Zagreb: Finally, a European capital city that’s undiscovered, underrated and unconventional

Zagreb, capital of Croatia, has a more recent status as capital (1995) than many European cities such as Paris and London, and it has seen its share of conflict and disruption including the Croatian War of Independence.

Today, Zagreb is a city that is rebuilding once again following an earthquake in 2020 and the skyline is laced with cranes. As a European city destination, it is grittier than some, but has a wonderful Old Town with cobbled streets to stroll and feels underrated as a place to visit. It has a sense of being a city that is mostly populated with locals and not just tourists.

Although Zagreb is not a major tourism spot, there are plenty of things to do here, both in the city and farther afield.


The Museum of Broken Relationships doesn’t sound like a fun place to visit … my husband had reservations about going, believe me. But it is so worth your time. This museum is small and full of items with a background story, donated from people around the world.

Started by a Zagreb couple who broke up and joked that they should make a museum of their shared personal items, they reached out to friends and the collection went on a world tour gathering items as it went. It’s a fascinating museum exploring human relationships and their ending, be it a teenage first love, a divorce, the death of a parent or partner or even the loss of pizza after discovering you had an allergy to wheat.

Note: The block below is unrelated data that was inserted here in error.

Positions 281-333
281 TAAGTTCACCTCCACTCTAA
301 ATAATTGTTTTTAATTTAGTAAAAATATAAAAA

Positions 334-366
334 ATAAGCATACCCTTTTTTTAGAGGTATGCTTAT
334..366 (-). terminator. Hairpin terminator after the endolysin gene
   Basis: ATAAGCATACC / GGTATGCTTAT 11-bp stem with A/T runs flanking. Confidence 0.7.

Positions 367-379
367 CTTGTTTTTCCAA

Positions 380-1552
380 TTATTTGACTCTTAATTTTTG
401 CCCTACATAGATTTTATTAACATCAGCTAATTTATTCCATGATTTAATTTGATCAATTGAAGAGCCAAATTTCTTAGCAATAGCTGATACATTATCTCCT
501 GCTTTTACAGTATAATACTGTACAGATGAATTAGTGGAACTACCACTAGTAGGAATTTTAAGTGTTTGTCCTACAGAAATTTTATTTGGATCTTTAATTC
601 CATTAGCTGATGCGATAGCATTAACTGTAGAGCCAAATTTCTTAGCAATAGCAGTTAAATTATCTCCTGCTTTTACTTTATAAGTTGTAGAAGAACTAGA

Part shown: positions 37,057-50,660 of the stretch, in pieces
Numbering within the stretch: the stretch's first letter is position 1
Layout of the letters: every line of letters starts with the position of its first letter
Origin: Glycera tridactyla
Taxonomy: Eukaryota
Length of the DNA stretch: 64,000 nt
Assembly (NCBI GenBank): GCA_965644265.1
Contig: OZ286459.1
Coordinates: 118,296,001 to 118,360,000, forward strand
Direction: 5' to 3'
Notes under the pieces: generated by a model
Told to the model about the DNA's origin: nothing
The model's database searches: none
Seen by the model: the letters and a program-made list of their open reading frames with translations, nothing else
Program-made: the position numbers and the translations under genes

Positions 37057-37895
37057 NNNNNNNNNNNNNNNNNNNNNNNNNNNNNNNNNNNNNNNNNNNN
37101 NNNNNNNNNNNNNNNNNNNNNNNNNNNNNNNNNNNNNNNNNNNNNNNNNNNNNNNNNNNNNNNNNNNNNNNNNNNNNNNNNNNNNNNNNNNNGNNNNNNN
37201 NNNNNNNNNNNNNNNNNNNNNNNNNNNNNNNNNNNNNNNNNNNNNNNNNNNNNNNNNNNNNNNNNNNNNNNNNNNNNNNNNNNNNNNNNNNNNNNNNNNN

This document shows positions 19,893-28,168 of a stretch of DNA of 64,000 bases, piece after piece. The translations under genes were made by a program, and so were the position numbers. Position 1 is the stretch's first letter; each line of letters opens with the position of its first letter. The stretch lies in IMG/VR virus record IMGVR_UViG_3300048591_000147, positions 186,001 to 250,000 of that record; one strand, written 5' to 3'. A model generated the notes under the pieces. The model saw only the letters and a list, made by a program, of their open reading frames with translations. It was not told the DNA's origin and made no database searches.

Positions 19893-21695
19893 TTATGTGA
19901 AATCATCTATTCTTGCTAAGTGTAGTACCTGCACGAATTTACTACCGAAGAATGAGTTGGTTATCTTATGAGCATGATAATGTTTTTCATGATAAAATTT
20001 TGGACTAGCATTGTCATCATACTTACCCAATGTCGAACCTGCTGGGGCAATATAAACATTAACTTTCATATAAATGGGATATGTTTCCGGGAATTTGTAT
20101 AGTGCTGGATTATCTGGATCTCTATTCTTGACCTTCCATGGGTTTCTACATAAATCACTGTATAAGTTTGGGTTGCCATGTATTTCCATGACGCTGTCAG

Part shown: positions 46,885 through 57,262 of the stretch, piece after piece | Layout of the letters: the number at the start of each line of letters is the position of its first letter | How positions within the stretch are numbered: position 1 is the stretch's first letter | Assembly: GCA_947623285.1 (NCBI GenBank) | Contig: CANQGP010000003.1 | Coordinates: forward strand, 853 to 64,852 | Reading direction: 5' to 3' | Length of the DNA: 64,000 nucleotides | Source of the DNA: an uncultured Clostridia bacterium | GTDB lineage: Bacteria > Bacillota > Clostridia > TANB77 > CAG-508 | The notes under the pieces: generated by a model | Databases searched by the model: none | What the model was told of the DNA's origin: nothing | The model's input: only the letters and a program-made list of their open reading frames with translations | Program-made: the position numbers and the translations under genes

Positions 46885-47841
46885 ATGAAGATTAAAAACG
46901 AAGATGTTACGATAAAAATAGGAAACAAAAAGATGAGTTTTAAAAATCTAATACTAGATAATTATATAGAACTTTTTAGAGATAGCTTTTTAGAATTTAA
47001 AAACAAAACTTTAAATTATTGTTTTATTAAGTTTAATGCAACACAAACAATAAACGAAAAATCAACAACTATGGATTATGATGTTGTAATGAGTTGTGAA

There are other museums worth a look if it’s a cold day, such as:

the Zagreb City Museum

Nikola Tesla Technical Museum

• the Croatian Museum of Naïve Art.


Shopping in the old town of Zagreb is a collection of little individual stores set along cobbled streets and larger modern malls. 

Take Me Home is a store full of Croatian designed gifts.

Croata, found in the historic and beautiful Oktogon Gallery mall, is where you go to buy ties because after all, Croatia is the home of the cravat. 

Radićeva is another winding street has lots of local stores to browse. Centar Cvjetni is a modern mall with most of the chains you see around Europe, and they can also be found along one of the larger streets, Ilica. 

Market Dolac is well worth a wander around but get there early. Britanski trg Antique Market on a Sunday is great for browsing for local trinkets.

Photo by Jackie Harding

The Funicular:

Ride the Zagreb Funicular as apparently it is one of the shortest is the world. Personally, I found walking up the stairs and watching it pass more enjoyable, but try and time it with the firing of the noon cannon.

When you get to the top you are in the “Upper Town” which is the seat of government. The area has a couple of great museums, plus the cathedral (which is the tallest building in Croatia), Sadly the cathedral was closed due to renovations when we were there.

Walking Tours:

Walking tours are popular here and a good way to get to know the city. They range from street art, landmarks around the city to tours about communism and the war. It’s also an easy area to walk on your own with a guidebook and the winding streets make for great photos.